sunday sociological song

Is "I google you" the new "I love you"?

In a recent interview for the French website OWNI, I hinted at how our information-intensive environment changes the way romantic relationships are created – and dissolved. Finding your significant other, as well as breaking up with him/her, becomes a cognitive task, as well as an emotional one. Consider Google, and how it can be used to either collect information about someone you just met at a party, or to passively stalk your ex. Love nowadays – as Cyrano de Bergerac would put it – is “a  rose-dot on the ‘i’ of ‘I google you'”.

Title: I google you
Artist: Amanda Palmer
Lyrics: Neil Gaiman

I google you
late at night when I don’t know what to do
I find photos
you’ve forgotten
you were in
put up by your friends


You know you are part of a subculture when… (Sunday Sociological Song)

Emo-goths, campus jocks, hardcore rockers, leather queers, computer geeks, superhero buffs… you probably know at least one member of a subculture. Hell, you probably ARE a member of a subculture.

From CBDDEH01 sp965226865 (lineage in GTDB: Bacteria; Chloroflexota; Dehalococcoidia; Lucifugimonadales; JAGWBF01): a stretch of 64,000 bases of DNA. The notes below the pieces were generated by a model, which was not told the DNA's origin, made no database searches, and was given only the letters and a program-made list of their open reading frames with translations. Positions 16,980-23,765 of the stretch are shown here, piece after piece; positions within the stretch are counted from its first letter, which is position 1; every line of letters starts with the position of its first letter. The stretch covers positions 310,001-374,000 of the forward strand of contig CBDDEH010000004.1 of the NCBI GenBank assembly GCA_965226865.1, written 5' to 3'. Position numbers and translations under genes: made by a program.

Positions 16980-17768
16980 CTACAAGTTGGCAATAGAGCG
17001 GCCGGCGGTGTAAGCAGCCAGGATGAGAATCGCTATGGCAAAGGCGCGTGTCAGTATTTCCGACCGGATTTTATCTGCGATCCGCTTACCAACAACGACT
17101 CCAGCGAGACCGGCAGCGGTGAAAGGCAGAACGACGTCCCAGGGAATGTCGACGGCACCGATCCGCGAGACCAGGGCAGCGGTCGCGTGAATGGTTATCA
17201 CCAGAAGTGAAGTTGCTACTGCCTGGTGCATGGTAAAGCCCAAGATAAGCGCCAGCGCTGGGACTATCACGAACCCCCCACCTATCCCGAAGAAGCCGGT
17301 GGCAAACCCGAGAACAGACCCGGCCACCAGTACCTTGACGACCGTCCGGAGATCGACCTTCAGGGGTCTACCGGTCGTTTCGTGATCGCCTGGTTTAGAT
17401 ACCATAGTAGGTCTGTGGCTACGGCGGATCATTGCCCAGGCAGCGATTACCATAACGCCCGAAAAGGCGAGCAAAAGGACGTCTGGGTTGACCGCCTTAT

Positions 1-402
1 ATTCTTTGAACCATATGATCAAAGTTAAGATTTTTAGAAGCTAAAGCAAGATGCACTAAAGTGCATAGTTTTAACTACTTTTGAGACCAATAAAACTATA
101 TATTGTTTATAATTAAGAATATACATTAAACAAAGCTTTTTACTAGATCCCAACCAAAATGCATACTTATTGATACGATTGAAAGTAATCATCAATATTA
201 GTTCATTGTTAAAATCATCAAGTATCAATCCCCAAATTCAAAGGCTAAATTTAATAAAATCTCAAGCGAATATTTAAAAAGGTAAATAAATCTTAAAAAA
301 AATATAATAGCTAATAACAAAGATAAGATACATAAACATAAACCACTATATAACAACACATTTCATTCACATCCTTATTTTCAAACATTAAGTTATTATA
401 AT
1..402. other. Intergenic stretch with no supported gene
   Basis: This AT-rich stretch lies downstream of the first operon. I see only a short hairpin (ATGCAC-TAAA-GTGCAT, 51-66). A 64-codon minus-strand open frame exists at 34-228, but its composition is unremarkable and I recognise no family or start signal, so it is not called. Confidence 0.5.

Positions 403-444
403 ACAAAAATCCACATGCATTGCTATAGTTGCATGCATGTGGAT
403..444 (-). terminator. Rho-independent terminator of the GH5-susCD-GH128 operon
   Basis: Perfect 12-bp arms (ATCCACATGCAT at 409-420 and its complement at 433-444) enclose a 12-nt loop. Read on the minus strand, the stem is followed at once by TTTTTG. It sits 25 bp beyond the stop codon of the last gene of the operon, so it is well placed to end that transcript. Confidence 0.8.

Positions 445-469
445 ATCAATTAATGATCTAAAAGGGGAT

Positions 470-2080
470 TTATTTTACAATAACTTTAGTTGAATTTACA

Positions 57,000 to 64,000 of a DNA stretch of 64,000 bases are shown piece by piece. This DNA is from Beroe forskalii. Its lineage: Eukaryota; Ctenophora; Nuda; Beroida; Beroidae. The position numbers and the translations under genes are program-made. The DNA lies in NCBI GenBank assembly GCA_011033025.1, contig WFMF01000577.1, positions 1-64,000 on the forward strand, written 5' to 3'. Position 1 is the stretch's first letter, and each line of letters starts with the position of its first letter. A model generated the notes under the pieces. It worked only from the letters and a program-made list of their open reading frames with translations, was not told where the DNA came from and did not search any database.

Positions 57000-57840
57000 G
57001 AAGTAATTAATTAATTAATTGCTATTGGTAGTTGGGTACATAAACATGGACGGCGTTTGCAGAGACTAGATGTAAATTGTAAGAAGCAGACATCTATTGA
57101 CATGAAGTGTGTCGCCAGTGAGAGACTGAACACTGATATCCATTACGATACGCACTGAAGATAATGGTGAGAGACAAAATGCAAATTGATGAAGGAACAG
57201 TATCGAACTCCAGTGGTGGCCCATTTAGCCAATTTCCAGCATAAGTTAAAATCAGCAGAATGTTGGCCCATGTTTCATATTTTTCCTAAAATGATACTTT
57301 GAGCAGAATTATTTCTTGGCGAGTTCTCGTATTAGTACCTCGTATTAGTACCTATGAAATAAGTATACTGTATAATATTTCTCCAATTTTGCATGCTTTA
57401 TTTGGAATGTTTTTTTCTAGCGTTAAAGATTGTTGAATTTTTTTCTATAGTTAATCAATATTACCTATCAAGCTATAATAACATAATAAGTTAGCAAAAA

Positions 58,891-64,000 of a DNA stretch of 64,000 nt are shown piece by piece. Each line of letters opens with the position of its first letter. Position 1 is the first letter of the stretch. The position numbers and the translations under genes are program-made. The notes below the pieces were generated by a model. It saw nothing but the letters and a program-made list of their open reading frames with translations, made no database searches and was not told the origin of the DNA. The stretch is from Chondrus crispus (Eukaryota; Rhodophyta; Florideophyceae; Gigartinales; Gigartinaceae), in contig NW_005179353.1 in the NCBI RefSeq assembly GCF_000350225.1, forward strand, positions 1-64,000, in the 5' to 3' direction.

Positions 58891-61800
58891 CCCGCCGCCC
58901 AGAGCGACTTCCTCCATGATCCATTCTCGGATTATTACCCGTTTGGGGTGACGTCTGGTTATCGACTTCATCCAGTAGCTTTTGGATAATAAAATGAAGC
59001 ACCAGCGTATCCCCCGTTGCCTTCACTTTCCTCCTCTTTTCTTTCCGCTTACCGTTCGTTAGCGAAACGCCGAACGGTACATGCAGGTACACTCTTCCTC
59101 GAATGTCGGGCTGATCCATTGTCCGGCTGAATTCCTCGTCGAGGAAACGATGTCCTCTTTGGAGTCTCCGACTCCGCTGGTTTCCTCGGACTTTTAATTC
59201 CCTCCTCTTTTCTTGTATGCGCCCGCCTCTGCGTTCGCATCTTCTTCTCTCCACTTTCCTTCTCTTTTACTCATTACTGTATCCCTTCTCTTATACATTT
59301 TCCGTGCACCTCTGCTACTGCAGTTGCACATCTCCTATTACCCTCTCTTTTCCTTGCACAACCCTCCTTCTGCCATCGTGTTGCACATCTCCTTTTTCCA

Well, in social sciences we’ve been studying you and your friends for years. We even have a set of established theoretical references. Antonio Gramsci’s ‘cultural hegemony’ (1930). David Riesman’s cultural majority/subversive subcultures split (1950). Dick Hebdige’ ‘style’ as an identity-building device (1979). Serious stuff, you see. And then we have Pixies frontman Black Francis, who in 1991 wrote this song, which pretty much summarizes the entire research field in a simple message: “It’s all about the clothes you wear to impress the person you fancy, and the drugs you use to facilitate sexual intercourse”. Damn straight social analysis.


R.I.P. Sandro Roventi (1947-2010) (Sunday Sociological Song)